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Another YouTuber has allegedly been forced to remove their Nintendo music after claiming they were called by Nintendo’s lawyers.
SynaMax specialises in making covers and remixes of Metroid Prime music, but in a new video posted on Tuesday, he explained that he would no longer be able to do so.
“On May 31, a lawyer representing Nintendo called me and asked me to take down nine videos off the channel,” SynaMax explained.
While Nintendo tends to pull straight rips of its music from YouTube, it appears that SynaMax’s music consisted of remixes and covers instead. it’s also the first recorded instance of Nintendo’s lawyers reaching out over the phone, rather than simply striking the content.
Pointing out that his research videos on the making of Metroid Prime’s music were safe to remain up, he said: “Those things are all okay because that’s not copyrighted Nintendo music.
“However, a recreation cover, or just a cover in general or any sort of remix, that, unfortunately, cannot be done without compulsory licences.”
In his new video, SynaMax argued that he would have had no issue with Nintendo simply issuing a copyright claim on the videos and taking over monetisation for them, as many other companies do, instead of having them pulled off YouTube entirely, as is the case with other non-Nintendo remixes he’s made.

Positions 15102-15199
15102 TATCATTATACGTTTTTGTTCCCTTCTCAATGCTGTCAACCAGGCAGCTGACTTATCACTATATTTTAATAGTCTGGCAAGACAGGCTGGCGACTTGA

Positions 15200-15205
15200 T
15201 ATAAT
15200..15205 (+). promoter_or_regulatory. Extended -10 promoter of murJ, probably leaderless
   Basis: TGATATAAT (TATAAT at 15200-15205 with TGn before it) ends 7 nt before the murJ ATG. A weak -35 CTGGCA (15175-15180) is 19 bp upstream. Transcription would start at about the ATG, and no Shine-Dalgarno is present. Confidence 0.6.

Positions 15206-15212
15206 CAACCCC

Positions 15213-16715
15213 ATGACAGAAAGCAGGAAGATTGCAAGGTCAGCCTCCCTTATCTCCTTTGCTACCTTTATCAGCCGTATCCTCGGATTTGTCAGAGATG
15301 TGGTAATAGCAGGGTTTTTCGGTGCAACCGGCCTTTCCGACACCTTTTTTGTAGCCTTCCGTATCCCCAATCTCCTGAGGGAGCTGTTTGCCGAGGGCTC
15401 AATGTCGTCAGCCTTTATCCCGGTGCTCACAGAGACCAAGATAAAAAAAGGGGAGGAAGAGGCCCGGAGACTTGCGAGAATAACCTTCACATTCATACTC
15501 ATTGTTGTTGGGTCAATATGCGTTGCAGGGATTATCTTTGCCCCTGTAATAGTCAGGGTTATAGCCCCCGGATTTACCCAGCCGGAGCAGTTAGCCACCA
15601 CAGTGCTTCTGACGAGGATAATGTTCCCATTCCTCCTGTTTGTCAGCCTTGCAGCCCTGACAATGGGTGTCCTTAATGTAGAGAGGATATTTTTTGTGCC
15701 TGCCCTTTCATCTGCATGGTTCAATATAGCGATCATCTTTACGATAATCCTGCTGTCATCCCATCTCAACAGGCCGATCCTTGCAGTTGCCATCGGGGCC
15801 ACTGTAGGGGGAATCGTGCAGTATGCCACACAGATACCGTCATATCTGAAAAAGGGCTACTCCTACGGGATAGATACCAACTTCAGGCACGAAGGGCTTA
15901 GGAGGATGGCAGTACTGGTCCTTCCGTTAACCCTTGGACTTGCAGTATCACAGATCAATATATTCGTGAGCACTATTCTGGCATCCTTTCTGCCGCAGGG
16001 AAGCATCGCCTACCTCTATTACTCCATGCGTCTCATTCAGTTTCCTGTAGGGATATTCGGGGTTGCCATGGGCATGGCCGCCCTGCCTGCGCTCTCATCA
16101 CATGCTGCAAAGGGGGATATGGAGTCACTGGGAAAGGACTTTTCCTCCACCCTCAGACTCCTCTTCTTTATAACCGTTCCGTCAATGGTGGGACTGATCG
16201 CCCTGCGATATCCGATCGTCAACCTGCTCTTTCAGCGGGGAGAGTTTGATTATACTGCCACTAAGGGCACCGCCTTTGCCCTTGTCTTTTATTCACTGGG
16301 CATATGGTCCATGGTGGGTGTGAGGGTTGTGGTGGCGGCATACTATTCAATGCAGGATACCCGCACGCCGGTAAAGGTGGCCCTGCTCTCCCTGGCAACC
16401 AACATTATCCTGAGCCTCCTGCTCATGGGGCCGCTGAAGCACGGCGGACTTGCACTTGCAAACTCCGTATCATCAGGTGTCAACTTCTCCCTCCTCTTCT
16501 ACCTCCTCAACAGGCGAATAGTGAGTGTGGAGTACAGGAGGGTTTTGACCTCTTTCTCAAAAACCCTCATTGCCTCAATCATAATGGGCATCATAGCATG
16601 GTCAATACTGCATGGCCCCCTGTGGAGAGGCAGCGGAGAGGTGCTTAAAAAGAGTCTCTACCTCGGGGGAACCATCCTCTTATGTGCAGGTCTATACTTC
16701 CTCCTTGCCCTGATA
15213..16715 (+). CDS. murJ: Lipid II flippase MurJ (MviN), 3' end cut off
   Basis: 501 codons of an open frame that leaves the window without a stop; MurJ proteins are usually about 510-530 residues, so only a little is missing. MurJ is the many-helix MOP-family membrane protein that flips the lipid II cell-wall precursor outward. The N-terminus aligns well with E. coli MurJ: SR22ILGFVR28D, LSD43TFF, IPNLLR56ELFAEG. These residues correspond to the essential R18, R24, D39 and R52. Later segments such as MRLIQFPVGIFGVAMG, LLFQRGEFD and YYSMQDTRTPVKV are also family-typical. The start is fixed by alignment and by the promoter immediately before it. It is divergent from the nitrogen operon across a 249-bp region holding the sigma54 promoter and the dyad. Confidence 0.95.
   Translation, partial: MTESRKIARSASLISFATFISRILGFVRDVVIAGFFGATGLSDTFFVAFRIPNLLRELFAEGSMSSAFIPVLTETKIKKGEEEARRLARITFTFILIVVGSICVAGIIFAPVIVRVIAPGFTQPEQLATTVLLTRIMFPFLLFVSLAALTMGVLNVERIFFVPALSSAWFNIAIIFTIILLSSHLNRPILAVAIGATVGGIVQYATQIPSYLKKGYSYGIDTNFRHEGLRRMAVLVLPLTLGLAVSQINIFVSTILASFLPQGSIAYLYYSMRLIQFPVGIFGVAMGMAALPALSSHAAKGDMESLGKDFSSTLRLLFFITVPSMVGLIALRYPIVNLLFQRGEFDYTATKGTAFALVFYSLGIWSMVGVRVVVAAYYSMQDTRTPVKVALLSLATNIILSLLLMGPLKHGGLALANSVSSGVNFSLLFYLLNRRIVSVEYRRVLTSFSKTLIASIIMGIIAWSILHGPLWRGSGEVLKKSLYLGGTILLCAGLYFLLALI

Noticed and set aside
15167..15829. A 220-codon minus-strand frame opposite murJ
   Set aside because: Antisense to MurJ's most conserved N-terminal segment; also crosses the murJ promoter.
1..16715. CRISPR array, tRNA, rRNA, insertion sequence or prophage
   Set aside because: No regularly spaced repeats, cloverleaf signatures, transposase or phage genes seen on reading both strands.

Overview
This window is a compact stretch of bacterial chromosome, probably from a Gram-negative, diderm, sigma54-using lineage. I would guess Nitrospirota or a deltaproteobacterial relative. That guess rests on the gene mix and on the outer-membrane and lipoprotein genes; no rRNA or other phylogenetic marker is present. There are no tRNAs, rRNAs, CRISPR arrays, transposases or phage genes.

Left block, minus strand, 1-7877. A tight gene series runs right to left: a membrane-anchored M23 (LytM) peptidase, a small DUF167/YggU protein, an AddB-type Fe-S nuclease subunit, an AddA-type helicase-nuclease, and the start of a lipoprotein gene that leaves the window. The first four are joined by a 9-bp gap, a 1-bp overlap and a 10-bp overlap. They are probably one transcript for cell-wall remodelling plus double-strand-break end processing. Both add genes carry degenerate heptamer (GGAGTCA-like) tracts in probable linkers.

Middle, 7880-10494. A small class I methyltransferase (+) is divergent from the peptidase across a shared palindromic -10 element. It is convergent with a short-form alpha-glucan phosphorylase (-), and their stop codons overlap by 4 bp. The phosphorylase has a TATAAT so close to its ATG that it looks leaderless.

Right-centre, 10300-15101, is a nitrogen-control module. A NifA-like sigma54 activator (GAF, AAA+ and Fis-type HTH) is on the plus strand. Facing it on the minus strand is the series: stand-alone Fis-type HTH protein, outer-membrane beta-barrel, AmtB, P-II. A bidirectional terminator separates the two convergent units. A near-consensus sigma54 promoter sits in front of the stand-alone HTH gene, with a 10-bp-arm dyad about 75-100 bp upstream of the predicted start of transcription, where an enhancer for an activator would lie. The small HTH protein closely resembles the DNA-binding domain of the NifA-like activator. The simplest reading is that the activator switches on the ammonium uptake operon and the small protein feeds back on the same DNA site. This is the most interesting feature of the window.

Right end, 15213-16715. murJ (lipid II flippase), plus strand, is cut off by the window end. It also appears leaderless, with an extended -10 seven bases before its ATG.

“What happens is all that ad revenue goes to record labels instead of me, which is fine, because they own the original song, and I get to keep my remix up on YouTube for everyone to listen to,” he explained.
“I don’t make a single cent on it, but that’s fine with me because at least everyone gets to listen to my remix.
“Why can’t Nintendo go down this route? Why can’t Nintendo do this like everyone else? Why does my recreation cover have to be removed when the song it’s based off of has never seen any sort of official soundtrack release?”
SynaMax is just the latest YouTuber who’s been forced to remove their music following pressure by Nintendo.
DeoxysPrime, a Canadian user who uploads video game soundtracks and has over 165,000 subscribers, announced last month that they were removing all Nintendo music from their channel after allegedly receiving over 500 copyright claims from the company.
GilvaSunner, another popular YouTuber whose channel boasted almost half a million subscribers, closed their channel down in February after Nintendo allegedly sent them over 3,500 copyright blocks.
Unlike many game publishers, Nintendo does not distribute its music through digital service providers such as Spotify, Apple Music or Amazon Music. Any music from Nintendo games you can find on these platforms will have been licensed for covers or arrangements, or illegally uploaded.
“Nintendo has every right to issue copyright blocks,” wrote journalist Mat Ombler in a VGC column earlier this year.
“The company owns the rights to its music and is free to dictate how it can and can’t be used. But by removing YouTube uploads of Nintendo soundtracks, the company is leaving the millions of fans that want to listen to its music with no viable ways of doing so.
“In fact, Nintendo’s fierce protection of its IP is actually having a counter-intuitive effect, as it’s worsening the issues of accessibility and aiding music piracy, rather than preventing it.”
Echoing the arguments of other YouTubers who have recently had their Nintendo music removed, SynaMax stated: “It’s obvious that there’s a strong market demand for Nintendo to release this music outside of the game it was written for.
“Nintendo can easily capitalise on this market but they refuse to do so.”